Lee Daniels Entertainment/Tucker Tooley Entertainment

  • “Good Joe Bell” 

    Mark Wahlberg is getting early hype for his performance based on a true story of a father who takes a cross-country trip to honor his son and educate people about the dangers of bullying. The movie flashes back to show Wahlberg’s conflicted and grudging relationship with his son’s homosexuality and how he grows, even as it becomes too late. “Monsters and Men” director Reinaldo Marcus Green directs the film from the writers of “Brokeback Mountain.”

    Endeavor Content

  • “I Care a Lot” 

    Rosamund Pike, Eiza González, Dianne West and Peter Dinklage star in this thriller about two women who use loopholes in the legal system to defraud elderly retirees of their family fortunes, only for them to end up angering a crime lord with their latest mark. J Blakeson wrote and directed the film.

    Black Bear Pictures

  • “MLK/FBI” 

    This documentary from Oscar nominee Sam Pollard is based on recently unclassified FBI documents and examines the surveillance and harassment the FBI used against Martin Luther King Jr. over years, including how J. Edgar Hoover hoped to discredit him and break his spirit. The film includes a discussion of how filmmaking and historians should use official materials from the FBI and other sources and how those sources color history.

    Field of Vision

  • “New Order” 

    Mexican filmmaker Michel Franco’s film first played Venice and is a drama set amid a violent protest in Mexico City. The film draws on sociopolitical themes and the class divide to show how the wealthy unwittingly empower an encroaching military rule in their attempt to keep power.  

    The Match Factory

  • “Penguin Bloom” 

    Naomi Watts is said to give a stellar performance in this true story based on the life of Sam Bloom, a woman who suffered a traumatic accident who finds an inspiring road to recovery after befriending a magpie bird as her companion. Glendyn Ivin directs the film that also stars Andrew Lincoln, Jacki Weaver and Rachel House.

    Getty Images

  • “Pieces of a Woman” 

    Hungarian filmmaker Kornél Mundruczó directs Shia LaBeouf and Vanessa Kirby in this film inspired by ’70s character dramas about a couple expecting a child who winds up grieving over a tragedy in two different ways. Kirby steals the show, but the film also includes a stand-out moment from Ellen Burstyn as Kirby’s mother.

    BRON Studios

  • “Shadow in the Cloud” 

    As part of the Midnight Madness section, Chloe Grace Moretz in “Shadow in the Cloud” is like “Alien” on a WWII bomber. Moretz is a fighter pilot on a mission to carry a piece of classified information and is sequestered from her sexist male counterparts but soon discovers a mysterious presence that threatens the safety of everyone aboard. Roseanne Liang directs the film.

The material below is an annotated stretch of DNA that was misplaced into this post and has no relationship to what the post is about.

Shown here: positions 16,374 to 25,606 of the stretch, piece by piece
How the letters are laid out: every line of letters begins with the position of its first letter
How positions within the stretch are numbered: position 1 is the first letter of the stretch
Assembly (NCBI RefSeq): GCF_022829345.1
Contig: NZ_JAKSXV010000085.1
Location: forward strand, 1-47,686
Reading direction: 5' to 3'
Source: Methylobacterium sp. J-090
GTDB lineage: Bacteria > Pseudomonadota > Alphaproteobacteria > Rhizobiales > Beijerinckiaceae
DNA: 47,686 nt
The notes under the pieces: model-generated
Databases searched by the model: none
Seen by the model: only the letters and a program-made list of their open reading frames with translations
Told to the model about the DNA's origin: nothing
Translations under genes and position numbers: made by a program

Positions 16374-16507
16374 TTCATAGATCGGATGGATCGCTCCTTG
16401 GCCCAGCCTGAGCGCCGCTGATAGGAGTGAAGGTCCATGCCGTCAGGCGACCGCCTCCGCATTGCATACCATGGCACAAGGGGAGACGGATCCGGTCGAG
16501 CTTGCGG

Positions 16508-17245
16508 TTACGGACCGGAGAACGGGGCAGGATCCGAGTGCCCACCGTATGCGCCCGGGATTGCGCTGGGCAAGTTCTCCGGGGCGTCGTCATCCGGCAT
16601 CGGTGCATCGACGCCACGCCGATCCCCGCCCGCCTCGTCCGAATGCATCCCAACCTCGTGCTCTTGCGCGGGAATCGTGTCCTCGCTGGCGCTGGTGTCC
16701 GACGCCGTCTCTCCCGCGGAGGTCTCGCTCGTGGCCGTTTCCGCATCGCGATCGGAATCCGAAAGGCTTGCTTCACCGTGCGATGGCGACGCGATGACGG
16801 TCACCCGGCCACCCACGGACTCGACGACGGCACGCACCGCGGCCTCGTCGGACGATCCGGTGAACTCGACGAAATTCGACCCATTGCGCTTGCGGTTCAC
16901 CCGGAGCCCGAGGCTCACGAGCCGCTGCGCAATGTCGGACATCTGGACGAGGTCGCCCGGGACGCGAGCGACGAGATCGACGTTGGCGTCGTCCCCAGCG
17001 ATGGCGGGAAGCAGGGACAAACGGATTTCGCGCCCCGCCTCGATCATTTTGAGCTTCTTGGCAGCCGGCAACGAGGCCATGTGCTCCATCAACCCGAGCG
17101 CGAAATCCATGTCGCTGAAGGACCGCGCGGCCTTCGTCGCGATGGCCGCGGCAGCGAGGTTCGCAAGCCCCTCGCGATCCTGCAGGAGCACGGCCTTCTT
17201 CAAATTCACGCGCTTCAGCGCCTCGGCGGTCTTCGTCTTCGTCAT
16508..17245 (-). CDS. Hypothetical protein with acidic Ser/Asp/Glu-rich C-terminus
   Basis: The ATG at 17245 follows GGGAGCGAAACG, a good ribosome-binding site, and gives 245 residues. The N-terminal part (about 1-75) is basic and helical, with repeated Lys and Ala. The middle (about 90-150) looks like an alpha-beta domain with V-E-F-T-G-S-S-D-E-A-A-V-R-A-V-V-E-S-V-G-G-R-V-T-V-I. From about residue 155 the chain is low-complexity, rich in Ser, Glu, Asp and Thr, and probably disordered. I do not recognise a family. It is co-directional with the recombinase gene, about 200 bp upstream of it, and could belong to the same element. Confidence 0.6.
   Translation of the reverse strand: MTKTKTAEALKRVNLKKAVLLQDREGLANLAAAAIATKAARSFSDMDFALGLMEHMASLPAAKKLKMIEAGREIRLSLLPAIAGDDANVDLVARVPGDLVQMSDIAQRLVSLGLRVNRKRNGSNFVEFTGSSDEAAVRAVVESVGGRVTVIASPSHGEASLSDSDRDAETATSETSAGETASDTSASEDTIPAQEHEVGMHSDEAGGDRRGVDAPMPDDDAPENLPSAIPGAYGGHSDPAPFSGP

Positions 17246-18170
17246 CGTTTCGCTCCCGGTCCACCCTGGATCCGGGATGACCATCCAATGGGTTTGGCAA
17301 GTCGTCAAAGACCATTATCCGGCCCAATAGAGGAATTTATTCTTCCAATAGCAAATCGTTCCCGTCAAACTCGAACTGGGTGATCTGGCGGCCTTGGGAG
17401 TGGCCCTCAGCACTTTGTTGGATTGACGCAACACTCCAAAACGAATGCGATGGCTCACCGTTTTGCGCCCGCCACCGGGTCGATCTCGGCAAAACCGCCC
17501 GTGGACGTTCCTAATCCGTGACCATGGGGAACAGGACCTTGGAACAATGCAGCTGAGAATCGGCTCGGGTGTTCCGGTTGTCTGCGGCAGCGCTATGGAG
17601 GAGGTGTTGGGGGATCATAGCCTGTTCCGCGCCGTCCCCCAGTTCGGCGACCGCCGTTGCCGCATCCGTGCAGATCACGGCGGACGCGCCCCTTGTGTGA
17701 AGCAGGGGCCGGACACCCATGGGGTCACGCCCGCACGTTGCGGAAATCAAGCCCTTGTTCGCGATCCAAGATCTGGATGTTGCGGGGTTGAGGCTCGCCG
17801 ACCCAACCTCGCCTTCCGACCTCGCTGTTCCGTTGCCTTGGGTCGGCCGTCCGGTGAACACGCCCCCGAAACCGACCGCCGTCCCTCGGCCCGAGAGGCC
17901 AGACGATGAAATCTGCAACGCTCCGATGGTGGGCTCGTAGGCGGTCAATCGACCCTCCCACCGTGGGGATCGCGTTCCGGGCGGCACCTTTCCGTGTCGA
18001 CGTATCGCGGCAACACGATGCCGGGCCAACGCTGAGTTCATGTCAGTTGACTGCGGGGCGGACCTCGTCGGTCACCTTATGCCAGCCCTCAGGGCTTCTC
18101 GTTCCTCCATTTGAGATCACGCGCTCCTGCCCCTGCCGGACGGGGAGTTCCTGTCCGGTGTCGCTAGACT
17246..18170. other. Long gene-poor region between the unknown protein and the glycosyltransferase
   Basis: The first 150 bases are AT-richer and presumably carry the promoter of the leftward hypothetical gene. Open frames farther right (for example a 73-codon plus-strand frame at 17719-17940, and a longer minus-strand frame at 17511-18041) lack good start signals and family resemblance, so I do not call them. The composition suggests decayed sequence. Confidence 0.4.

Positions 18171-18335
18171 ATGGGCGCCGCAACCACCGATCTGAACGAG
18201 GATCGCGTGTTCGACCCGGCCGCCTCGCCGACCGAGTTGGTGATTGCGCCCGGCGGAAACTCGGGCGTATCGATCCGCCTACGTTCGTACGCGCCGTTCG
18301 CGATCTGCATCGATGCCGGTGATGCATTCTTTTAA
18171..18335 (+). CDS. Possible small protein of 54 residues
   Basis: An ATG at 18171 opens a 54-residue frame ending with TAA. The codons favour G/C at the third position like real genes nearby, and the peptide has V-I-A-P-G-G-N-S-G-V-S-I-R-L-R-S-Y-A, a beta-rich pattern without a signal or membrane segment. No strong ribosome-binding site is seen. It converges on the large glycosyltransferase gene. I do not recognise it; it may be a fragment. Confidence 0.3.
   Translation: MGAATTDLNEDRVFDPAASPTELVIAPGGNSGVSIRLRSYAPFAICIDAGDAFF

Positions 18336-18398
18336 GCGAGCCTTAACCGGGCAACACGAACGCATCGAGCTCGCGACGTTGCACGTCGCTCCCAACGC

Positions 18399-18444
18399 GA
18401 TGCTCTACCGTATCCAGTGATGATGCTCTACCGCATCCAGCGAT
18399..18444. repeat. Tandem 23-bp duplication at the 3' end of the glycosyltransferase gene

Four Knights Films

  • “The Water Man” 

    Another actor making their directorial debut, David Oyelowo’s “The Water Man” is a mythical family film with an homage to the family movies of the 1980s. It’s the story of a man who looks for a mystical creature with the secret to everlasting life in an effort to rescue his ailing mother. Oprah Winfrey executive produces the film that stars Oyelowo alongside Rosario Dawson, Lonnie Chavis, Amiah Miller, Alfred Molina and Maria Bello.

    Photo Credit Karen Ballard

  • There are still some other movies playing as part of the festival that already have homes, including Chloé Zhao’s “Nomadland” at Searchlight, Regina King’s “One Night in Miami” at Amazon, the Kate Winslet-Saoirse Ronan drama “Ammonite” (pictured) at Neon, and Dawn Porter’s documentary “The Way I See It” at Focus Features. Amazon Studios also recently acquired director Matthew Heineman’s “The Boy From Medellín” about musician J Balvin.

    Neon

TIFF 2020: “Pieces of a Woman,” “The Water Man,” “I Care A Lot” and more are getting attention from buyers

What the Cannes virtual marketplace proved earlier this year is that even without the in-person meetings, the red carpet galas and all the press hype, there’s still room for a lucrative sales market surrounding these virtual events. While that’s true of this year’s Toronto International Film Festival, the hybrid physical and virtual fest is operating on a slimmed-down lineup of movies. And with Oscar eligibility requirements pushed back to 2021, there isn’t the same need for all of these movies to make a splash. That said, we are looking forward to quite a bit at this year’s TIFF, and so are buyers.